All lectures are via Zoom from 4:00 PM to 5:00 PM unless otherwise noted. If you would like to be invited to attend a colloquium via Zoom, please contact Dan Adams, Serena Eley, or Barbara Shellenberger for the link.

Tim Sweitzer

Colorado School of Mines, Environmental Health & Safety


MANDATORY safety training for faculty, staff, postdocs, grad students, and undergraduates working in laboratories.
Recorded Video Link
University of Delaware
Dept. of Materials Science & Engineering


Stephanie LawWhen light interacts with complex materials, it can give rise to a variety of interesting phenomena. In this talk, I will first give a short explanation of how light interacts with materials. This will include a discussion of plasmon polaritons, a type of quasiparticle that arises from the strong interaction of a photon with the electrons in a material. Plasmon polaritons can be used for a variety of applications including focusing and imaging below the diffraction limit of light, subdiffraction waveguiding, gas sensing, and many more. I will discuss our work on exciting and coupling plasmon polaritons in topological insulator thin films and layered structures. Topological insulators have two-dimensional surface states that house massless electrons. The plasmon polaritons in these materials therefore show unusual properties. I will discuss the dispersion of these modes and show record high mode indices and extremely long polariton lifetimes. I will close by discussing our work on semiconductor hyperbolic metamaterials. These materials act optically metallic in one direction and transparent in the other direction. I will show our work demonstrating negative refraction (bending light backward) in these materials as well as their ability to house their own complex plasmon polariton modes.
Recorded Video Link

Bio: Prof. Stephanie Law received her B.S. in Physics from Iowa State University and her Ph.D. in Physics from the University of Illinois Urbana Champaign. She then held a postdoctoral position in the Electrical Engineering department at UIUC before moving to the University of Delaware as the Clare Boothe Luce Assistant Professor in Materials Science and Engineering. She is now an Associate Professor in Materials Science and Engineering and holds an affiliate appointment in the Department of Physics and Astronomy. She is also the co-director of the UD Materials Growth Facility and an Associate Editor for the Journal of Vacuum Science and Technology. Prof. Law has won the North American Molecular Beam Epitaxy Young Investigator award, the Department of Energy Early Career award, the AVS Peter Mark Memorial Award, and the Presidential Early Career Award for Scientists and Engineers (PECASE).

No Physics Colloquium
University of Tennessee, Knoxville


Neutron beta decay is an archetype for all semi-leptonic charged-current weak processes. A precise value for the neutron lifetime is required for consistency tests of the Standard Model and is needed to predict the primordial 4He abundance from the theory of Big Bang Nucleosynthesis. Other parameters from neutron beta decay, in combination with the neutron lifetime, can be used to extract the Vud parameter in the quark mixing matrix of the Standard Model, providing a useful test of new physics. These are all quantities that have been in flux in recent years, with the advent of high precision experiments. The status of the field as well as recent and upcoming measurements will be presented.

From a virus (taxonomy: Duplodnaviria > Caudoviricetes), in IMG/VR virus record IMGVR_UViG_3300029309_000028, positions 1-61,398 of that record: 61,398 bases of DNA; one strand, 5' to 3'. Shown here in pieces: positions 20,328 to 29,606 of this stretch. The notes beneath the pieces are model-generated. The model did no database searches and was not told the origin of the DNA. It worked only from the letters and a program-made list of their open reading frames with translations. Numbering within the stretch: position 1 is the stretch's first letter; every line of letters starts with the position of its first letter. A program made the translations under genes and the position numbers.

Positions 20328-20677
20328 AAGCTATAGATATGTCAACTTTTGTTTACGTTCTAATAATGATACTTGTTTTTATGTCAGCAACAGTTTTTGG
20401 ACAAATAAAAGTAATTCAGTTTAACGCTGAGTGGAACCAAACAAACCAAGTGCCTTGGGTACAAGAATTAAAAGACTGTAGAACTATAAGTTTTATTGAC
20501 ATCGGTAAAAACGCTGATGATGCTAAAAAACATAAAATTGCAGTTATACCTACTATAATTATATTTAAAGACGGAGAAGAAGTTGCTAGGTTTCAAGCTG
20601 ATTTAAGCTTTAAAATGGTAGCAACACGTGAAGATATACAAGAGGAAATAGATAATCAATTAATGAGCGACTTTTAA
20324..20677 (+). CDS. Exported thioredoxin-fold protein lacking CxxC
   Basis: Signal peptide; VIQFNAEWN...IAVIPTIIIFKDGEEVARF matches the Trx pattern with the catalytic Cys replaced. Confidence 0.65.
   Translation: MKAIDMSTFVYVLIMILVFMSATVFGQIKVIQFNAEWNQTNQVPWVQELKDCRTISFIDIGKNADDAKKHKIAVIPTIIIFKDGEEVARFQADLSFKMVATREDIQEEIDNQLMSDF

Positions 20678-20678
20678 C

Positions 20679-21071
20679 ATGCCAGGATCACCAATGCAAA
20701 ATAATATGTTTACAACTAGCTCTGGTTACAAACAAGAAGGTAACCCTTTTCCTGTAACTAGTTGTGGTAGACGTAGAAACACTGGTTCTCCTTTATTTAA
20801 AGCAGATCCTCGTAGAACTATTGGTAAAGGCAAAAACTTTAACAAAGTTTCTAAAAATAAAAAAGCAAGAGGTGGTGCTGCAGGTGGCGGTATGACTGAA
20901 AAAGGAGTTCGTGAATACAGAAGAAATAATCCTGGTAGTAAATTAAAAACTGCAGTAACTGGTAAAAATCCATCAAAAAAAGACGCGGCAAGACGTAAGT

Colorado School of Mines

Mines Physics and the Solar Decathlon

A year ago, the Mines physics department led a student team to compete in Morocco in the inaugural Solar Decathlon Africa. The engineering and science that lead to the victory in this project will be discussed, along with the tale of the international adventure that involved two physics departments and three universities. While this may be the only time that a basic science department formed the two lead institutions, it highlights the importance and future role of science in the broader energy and building science.
Recorded Video Link

Bio: Prof. Ohno graduated from the University of Maryland in experimental surface science in 1993, under the direction of Prof. Ellen Williams, who served as director of ARPA-E. His work at the University of Minnesota strengthened his interest in materials science before coming to Mines in 1992. As the oldest member of the department, he has seen the growth of the department beyond its original research focus at that time, which included photovoltaics. Leading that program led to service as the director of the campus Energy Minor, and ultimately support for student organizations involved in energy topics.

October 6, 2020

University of Colorado Anschutz Medical Campus


Understanding how the brain’s complex neural networks perform critical functions and govern behavior, cognition and intuition is a key goal of neuroscience and can lead to improved treatment for various neurological disorders. The development of new tools for studying the brain is critical in this effort. Light Microscopy has greatly expanded the capabilities for minimally invasive cellular-level biological studies and in combination with genetically encoded fluorescent indicators allows unprecedented real-time imaging of action potentials in individual neurons in a network. In this talk, I will discuss recent work in my lab on the development of miniature fiber-coupled microscopes for 3-D imaging using adaptive optics and their applications for studies in freely moving and behaving animals. Additionally, I will discuss how adaptive optics for control of light patterning combined with optogenetics makes it possible to modulate neuronal activity allowing new studies of how neural circuits govern behavior.

Bio: Dr. Gibson is an associate professor in the department of Bioengineering at the University of Colorado Anschutz Medical Campus with a joint appointment in the Neuroscience program. She earned her PhD in Physics from the University of Colorado at Boulder with a specialization in nonlinear optics. She was subsequently a National Research Council/National Academy of Sciences postdoctoral fellow in biophysics, studying protein dynamics with nonlinear optical spectroscopy. Since becoming a faculty member, she has focused on development of optical technologies for clinical applications and biomedical research.

University of California Berkeley